Cleveland officials came out in force at a news conference Tuesday morning to declare that the Republican National Convention will be a plus for the city but that law enforcement is not going to tolerate lawlessness.
"We are prepared, we are ready, and our partners are out there prepared and ready," Police Chief Calvin Williams said, referring to a host of federal, state and local law enforcement officials who are collaborating on RNC security.
Police started hammering out a strategy even before the city was awarded the convention, according to Williams.
But beefed up law enforcement does not mean that Cleveland officials consider the event a negative.
"This is a positive for our city. And we're going to showcase all that our city has to offer," Deputy Chief of Police Edward Tomba said.
This positive attitude is combined with a plan for zero tolerance when it comes to law breakers.
"We're not going to stand for any lawlessness," Tomba said.
People who want to come into Cleveland and have their voice heard in a lawful manner will be assisted, Tomba said. "But anybody that goes sideways and is not following the law, there's going to be consequences."
And those consequences will be swift and appropriate, he added.
Officials declined to share classified information about security, but at times they hinted at it.
Police have received a flood of questions about the hard zone for security. It hasn't been determined; but even once it is, it will not be released, Tomba said.
But according to secret service, if someone can see Quicken Loans Arena and throw a baseball at it, chances are they're in the secure zone, Tomba said.
The hard boundaries are not the only unknowns.
There will be officers and individuals and things you never see, Williams said. "But they'll be here making sure this city is safe."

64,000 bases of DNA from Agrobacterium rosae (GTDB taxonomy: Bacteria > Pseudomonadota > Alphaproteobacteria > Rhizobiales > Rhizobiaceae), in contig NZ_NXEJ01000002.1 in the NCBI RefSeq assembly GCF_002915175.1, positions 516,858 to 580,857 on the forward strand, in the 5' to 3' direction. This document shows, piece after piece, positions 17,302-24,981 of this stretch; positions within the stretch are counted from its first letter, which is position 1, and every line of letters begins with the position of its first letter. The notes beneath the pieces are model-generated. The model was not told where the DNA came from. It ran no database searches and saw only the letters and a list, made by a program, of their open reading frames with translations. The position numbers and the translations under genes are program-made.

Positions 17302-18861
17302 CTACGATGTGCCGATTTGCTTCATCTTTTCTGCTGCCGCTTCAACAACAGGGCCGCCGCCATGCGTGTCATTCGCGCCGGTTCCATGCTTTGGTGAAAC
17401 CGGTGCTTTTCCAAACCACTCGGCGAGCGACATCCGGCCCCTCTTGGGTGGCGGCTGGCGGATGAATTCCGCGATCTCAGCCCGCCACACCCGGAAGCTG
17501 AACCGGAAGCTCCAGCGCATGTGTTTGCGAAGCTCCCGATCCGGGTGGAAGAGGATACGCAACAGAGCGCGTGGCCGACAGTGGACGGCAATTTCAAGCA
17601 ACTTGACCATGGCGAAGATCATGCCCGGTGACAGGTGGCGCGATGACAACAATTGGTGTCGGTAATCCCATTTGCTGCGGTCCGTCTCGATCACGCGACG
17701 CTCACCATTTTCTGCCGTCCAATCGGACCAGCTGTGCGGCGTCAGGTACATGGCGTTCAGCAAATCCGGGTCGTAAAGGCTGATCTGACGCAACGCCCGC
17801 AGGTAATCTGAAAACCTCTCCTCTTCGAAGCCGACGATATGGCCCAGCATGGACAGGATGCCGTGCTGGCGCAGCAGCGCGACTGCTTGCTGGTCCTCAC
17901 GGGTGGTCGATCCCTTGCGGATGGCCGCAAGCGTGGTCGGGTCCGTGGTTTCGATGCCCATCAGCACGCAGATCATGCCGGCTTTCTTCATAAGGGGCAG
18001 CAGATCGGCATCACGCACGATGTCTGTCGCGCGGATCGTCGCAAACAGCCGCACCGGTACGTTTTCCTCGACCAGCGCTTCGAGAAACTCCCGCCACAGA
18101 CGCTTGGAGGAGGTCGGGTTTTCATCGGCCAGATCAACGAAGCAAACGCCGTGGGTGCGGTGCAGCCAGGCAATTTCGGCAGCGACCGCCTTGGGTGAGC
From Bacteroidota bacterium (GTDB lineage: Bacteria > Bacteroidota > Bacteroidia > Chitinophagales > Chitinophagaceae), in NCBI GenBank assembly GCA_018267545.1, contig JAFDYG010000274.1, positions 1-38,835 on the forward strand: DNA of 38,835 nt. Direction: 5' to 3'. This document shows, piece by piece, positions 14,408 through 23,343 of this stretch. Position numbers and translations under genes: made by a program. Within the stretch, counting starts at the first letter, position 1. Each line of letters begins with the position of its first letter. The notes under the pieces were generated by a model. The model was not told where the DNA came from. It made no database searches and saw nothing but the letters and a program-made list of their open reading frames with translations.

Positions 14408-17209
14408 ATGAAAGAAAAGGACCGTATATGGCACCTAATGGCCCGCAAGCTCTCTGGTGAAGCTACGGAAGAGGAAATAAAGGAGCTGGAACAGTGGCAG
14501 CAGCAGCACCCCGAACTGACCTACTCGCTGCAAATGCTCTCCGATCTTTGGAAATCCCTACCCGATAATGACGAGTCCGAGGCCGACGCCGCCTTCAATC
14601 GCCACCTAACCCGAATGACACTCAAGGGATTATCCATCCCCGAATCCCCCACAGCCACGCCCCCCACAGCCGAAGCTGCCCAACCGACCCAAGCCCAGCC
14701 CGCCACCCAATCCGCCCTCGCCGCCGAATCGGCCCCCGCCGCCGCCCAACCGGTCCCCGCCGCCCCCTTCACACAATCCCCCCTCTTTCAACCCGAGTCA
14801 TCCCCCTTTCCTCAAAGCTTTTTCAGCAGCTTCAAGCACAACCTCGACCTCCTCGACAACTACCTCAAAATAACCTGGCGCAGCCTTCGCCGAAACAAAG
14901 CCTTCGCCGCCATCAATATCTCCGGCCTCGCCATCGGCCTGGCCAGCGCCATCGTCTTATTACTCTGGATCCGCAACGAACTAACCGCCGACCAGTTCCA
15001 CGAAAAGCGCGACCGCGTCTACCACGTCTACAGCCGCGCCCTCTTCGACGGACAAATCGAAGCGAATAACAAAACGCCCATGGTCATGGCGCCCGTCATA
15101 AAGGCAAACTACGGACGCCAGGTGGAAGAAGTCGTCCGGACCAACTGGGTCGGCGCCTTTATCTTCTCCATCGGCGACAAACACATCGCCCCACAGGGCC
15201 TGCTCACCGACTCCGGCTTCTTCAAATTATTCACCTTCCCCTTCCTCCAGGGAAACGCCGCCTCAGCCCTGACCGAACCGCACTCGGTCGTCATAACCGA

Among things unseen, protective gear came up.
What people will observe, according to Tomba, is foot patrol officers in Class B uniforms consisting of short-sleeve shirts, slacks and hats. They will also encounter officers on bicycles with shorts, polo shirts and helmets; as well as mounted patrols on horses; and officers on motorcycles.
During the planning process, Tomba said he asked counterparts across the country what they would do differently if they could. They advised having more officers on bicycle and foot patrol along with more community engagement.
Law enforcement won't don military-style equipment or wear personal protective gear unless a situation dictates it, according to Tomba.
Body-worn cameras will be on officers in Class B uniforms. But should police need to wear personal protective gear, it is not required. There is no place to wear them in that case, according to Tomba.
The security team has established a video unit to mitigate this. Add to that the media coverage and cell phone users at the convention, Tomba said he is confident any interaction with law enforcement will be documented.
But he considers it the video unit's responsibility to record incidents.
The division of police and its law enforcement partners are all singing from the same hymnal, and it's an open book, according to Cleveland's Assistant Director of Public Safety, Edward Eckart.
Their presentations followed weeks of national criticism that questioned Cleveland's preparedness for the RNC.
Some police departments publicly dropped their partnerships with Cleveland, saying the city is not ready.
Cincinnati and Greensboro, North Carolina pulled out of the partnership last week.
"Having had a little bit of experience preparing for an event like that, we didn't feel like we were at the same place as we were in the past," Greensboro Deputy Chief Brian Adams shared with NewsChannel 5.
We asked Cleveland's police chief about that.
He said it's not true.
"Our partner agencies know where they will be staying. They know what we need them to bring and what we will provide and they know what their assignments are going to be," Chief Williams said.
And while some of the RNC preparations are still a work in progress, city officials emphasized that everything will be ready come July.
NewsChannel 5 asked, "We will have the officers that we need on the streets?"
"Yes, absolutely," Deputy Chief Ed Tomba answered.
The full security announcement can be viewed in the player above.